Only Angels Have Wings

“Only Angels Have Wings” was inducted into the National Film Registry in 2017. I didn’t know it was held in such high regard, its release on Criterion should have been a hint. I watched this directly after “His Girl Friday,” a screwball comedy directed by the masterful Howard Hawks. Knowing “Only Angels Have Wings” starred Grant, I was thinking it would be a natural follow-up to “His Girl Friday.” I went in completely blind and was expecting a comedy with a dash of romantic elements, the Criterion cover art should have clued me in that it was more action-oriented. “Only Angels Have Wings” could easily be classified as an early precursor to “Top Gun.” An action, adventure movie spilling over the brim with masculinity, pilots proving themselves by flying dangerous missions in some South America village. Jean Arthur plays Bonnie Lee, a character who arrives by boat to the tiny village. A simple layover ends when she becomes enchanted with Geoff Carter played by Cary Grant, the lead pilot of Barranaca Airways. Lee pines for Carter and tries to understand him and why he chooses to fly these ridiculous missions. As a viewer, we don’t get any real reasoning for their need to fly, in fact when Lee asks The Kid (Thomas Mitchell) his response is “I couldn’t give you an answer that would make any sense.” Basically, it’s dangerous or being one with the sky, or to touch the limits, or insert any type of daredevil statement. I find it easier imagining Humphrey Bogart giving a no response and throwing back a shot versus the responses from Mitchell and Carter. While I found the story to be a letdown, the action is top notch. There is pure craftsmanship in the flight scenes, remarkable effects that build a lot of tension as you wonder if they can land the aircraft. One amazing scene is the landing of a plane on a plateau, still an impressive feat 79 years later.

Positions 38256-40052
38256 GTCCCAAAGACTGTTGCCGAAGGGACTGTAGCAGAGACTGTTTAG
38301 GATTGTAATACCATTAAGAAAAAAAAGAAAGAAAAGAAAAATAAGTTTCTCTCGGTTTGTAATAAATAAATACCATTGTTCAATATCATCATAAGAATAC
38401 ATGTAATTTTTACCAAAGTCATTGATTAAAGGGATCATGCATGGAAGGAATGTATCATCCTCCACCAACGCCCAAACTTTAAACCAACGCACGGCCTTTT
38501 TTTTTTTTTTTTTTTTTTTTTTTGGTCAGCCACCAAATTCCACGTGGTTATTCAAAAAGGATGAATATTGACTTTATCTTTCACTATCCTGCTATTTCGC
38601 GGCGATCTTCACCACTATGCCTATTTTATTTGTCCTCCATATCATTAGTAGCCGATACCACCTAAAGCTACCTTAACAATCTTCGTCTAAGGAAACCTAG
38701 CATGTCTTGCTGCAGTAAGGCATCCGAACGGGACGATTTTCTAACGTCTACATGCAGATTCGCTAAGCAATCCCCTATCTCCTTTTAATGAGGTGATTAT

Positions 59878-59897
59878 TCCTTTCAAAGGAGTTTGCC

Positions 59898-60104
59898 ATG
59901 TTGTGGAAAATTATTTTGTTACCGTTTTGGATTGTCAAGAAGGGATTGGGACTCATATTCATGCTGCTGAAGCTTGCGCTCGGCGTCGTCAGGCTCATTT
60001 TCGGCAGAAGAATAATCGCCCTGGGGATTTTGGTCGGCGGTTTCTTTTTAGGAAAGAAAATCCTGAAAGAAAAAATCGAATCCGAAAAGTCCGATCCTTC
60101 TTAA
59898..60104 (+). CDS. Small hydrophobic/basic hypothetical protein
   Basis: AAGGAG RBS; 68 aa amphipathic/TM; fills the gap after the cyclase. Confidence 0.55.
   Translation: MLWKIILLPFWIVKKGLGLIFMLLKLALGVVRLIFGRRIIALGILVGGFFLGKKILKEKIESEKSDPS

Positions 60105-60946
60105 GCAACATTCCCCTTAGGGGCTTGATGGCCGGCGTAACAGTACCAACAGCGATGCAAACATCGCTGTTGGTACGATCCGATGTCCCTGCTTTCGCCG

Jean Arthur should have put this film over the top for me. However, after watching “His Girl Friday” I was expecting a groundbreaking female character like Hildy Johnson. Bonnie Lee had no real purpose besides pining over Grant’s character. Arthur’s performance is good, she brings a lot to of a character to one that is basically one note. I read there were issues between Arthur and Hawks but in the end, I think it was the screenplay that hampered her versus direction or acting. All the males in this film are the same, stoic men unable to emote until they are on their deathbeds. The inability to show emotions reminds me of the recent release of “First Man,” where Neil Armstrong struggles to discuss his feelings with anyone. Another movie around flying and men. Maybe the correlation is that a career in flying impacts emotion instead of gender.

I didn’t dislike “Only Angels Have Wings” just disappointed. “To Have and Have Not”  fits in the same genre and does a better job of creating more realistic and interesting characters. I wonder if the World War II backdrop adds more gravitas to the movie versus mail delivery in South America. The stakes were higher with a war backdrop instead of trying to win some contract for postal service. I look forward to a rewatch of “Only Angels Have Wings”  (seems to be the case for a lot of Cinema Shame films) and hopefully I won’t hold this up so closely to “His Girl Friday.”

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